The Rangers know that Yu Darvish will head their rotation as the Opening Day starter, Martin Perez will be there somewhere after getting his multi-year contract last November, and Colby Lewis, sharp in one scoreless inning during Tuesday's intrasquad game, might surprise everybody now that his chronic right hip is pain free.
All of this hasn't kept the Rangers from exploring the pitching market -- Ervin Santana and Joe Saunders are still available -- but assistant general manager Thad Levine said it's no more than the usual spring due diligence and the payroll has still been pushed to the limit.
So it's still paramount the Rangers sort through what they have in camp, and high on the list is determining exactly what Alexi Ogando is capable of doing for a full healthy season as a starter.
"A healthy Ogando has always been about good location of his fastball," pitching coach Mike Maddux said. "If he maintains consistent health and maintains location, develop a good change and the slider is serviceable, then it's just mixing all three pitches on both sides of the plate. But just commanding the fastball is the baseline for everybody, especially Alexi."
Over the past three seasons, Ogando has made 48 starts and is 19-12 with a 3.40 ERA. He ranks 31st in ERA among 157 pitchers who have made at least 40 starts since the start of the 2011 season. His opponents' batting average of .233 is the 14th lowest.
Ogando also has a 1.17 WHIP, which is walks and hits per one inning pitched. Felix Hernandez, Yu Darvish and Zack Greinke also have a 1.17 WHIP over the past three years. The difference is Hernandez has made 97 starts in that span, and Greinke has made 90.
Ogando is far behind them as he has shuttled between the rotation and the bullpen. Hernandez has also been good for an average of 105.2 pitches per game, while Ogando has averaged 90.2 as a starter.
The obvious point is Ogando has the pure talent to be a starter, but the question is if he has the needed durability to go with it to last an entire season. If not, the Rangers may find he is better off in the bullpen.
"If I continue to feel the way I do now, I can handle the workload and throw 200 innings," Ogando said. "I've been working hard this winter to do just that."
Ogando has always been a tantalizing work in progress ever since the Rangers took him as an outfielder from the Athletics in the Minor League phase of the 2005 Rule 5 Draft, converted him to a pitcher and waited four years while he was serving a suspension for his role in a Dominican Republic visa fraud scandal.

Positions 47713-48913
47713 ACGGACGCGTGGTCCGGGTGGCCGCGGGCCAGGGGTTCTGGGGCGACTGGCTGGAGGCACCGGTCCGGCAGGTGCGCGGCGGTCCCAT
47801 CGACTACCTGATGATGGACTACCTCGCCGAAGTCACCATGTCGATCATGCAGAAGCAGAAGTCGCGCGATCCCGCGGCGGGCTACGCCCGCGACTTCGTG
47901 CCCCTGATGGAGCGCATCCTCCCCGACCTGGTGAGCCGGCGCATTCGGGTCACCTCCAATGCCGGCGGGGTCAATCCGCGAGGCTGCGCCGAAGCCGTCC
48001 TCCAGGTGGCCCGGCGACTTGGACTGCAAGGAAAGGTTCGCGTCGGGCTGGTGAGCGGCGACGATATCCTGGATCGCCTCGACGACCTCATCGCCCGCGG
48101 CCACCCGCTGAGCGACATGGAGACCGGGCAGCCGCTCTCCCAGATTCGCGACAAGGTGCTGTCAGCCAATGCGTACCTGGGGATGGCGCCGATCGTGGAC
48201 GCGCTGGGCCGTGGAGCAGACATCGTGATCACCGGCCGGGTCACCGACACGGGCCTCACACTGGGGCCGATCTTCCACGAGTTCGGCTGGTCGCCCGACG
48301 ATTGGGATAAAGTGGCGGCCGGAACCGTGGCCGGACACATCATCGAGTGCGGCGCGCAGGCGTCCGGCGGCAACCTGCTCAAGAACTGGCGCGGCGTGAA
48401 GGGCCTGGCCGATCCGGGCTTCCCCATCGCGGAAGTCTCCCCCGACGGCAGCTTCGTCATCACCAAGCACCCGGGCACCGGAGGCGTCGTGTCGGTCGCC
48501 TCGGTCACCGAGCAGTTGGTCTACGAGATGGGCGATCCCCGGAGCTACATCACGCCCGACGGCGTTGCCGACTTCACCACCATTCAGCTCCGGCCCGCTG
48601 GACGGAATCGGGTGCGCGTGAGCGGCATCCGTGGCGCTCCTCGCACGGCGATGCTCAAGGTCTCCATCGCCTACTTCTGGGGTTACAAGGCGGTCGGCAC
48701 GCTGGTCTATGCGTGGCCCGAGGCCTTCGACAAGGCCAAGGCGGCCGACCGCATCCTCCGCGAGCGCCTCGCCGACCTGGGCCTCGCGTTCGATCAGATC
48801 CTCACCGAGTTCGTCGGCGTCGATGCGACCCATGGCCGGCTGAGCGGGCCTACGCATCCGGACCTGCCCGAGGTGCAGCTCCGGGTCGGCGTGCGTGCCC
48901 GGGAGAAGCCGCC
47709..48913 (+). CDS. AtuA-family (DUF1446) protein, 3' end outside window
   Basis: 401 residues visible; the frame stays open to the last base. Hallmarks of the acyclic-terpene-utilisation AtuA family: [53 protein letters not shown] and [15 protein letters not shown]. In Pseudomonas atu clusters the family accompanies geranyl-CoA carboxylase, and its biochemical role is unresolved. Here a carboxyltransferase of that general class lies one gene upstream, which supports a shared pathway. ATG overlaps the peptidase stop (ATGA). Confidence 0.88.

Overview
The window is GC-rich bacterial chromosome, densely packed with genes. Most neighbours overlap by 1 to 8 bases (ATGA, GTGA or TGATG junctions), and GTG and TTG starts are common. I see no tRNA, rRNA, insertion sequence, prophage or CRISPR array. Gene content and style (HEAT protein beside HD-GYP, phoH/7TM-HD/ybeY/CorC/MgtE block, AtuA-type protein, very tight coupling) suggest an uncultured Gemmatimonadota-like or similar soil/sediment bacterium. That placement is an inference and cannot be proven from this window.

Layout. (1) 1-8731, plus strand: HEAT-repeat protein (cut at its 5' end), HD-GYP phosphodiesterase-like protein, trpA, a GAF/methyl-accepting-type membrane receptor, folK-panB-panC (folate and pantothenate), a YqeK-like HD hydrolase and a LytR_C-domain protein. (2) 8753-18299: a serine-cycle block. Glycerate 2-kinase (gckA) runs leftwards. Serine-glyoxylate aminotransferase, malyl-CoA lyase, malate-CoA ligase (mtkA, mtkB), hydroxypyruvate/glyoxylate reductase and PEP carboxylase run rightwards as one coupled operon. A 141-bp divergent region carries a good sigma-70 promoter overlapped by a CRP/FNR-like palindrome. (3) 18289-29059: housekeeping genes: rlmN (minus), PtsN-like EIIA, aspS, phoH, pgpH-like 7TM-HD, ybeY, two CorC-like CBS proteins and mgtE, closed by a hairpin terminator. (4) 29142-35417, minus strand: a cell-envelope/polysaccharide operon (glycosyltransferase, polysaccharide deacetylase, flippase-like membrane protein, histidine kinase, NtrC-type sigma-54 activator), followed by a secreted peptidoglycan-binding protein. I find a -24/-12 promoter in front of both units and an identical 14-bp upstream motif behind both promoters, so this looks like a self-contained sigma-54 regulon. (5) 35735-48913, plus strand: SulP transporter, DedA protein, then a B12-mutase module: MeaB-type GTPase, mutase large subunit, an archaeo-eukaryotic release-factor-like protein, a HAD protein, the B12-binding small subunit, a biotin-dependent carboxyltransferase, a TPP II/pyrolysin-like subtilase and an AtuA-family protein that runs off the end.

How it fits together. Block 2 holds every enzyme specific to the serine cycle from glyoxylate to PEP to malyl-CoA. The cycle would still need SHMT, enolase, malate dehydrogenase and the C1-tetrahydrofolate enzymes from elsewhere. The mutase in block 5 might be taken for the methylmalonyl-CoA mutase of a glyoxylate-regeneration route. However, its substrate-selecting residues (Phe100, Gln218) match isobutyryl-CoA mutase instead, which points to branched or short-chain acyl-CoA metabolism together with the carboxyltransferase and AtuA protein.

He was 9-3 with a 2.92 ERA in 17 starts in the first half of the 2011 season and made the American League All-Star team. But he faded in the second half, going 4-5 with a 4.48 ERA before ending up in the bullpen for the playoffs. After a lost year in the bullpen in 2012, Ogando went back to the rotation last season and was 7-4 with a 3.11 ERA in 18 starts and five relief appearances. But he was also on the disabled list three times with shoulder and biceps tendinitis.
"One thing you've got to remember about Alexi is he spent most of his youth playing the outfield and didn't really develop the arm of a pitcher," Maddux said.
Ogando took the mound for the first time this spring during Tuesday's intrasquad game on Nolan Ryan Field. He faced four batters, allowing an infield hit and striking out Jared Hoying with the changeup he has been working on this spring.
"I thought Ogando looked really good," Maddux said afterward. "He came attacking, he had good life on his fastball and a really good breaking ball. He had back-to-back changeups to get the strikeout, but that guy had seen his fastball. That complements the changeup."
Maddux is also starting to see the results of Ogando's work during the winter and with Jose Vazquez, the Rangers' strength and conditioning coach. Ogando knows that he is not locked into the rotation. His past success as a reliever makes him a viable option if the Rangers find five other quality starters who outpitch him this spring. He doesn't want that to happen.
"I want to be a starter. ... That's my goal and what I am working hard for," Ogando said.
"Ogando is a pro," Maddux said. "He's not taking anything for granted. He takes great pride in his conditioning and does everything you want. He gives you a great effort. You can see he has come in here with an edge."
Ogando will pitch again on Friday against the Royals, one day after Darvish pitches the Cactus League opener. Rotations can change in a long spring, but right now Ogando is No. 2 behind Darvish.
Ogando has the talent, but he must do it for an entire season.
T.R. Sullivan is a reporter for MLB.com. Read his blog, Postcards from Elysian Fields, and follow him on Twitter @Sullivan_Ranger. This story was not subject to the approval of Major League Baseball or its clubs.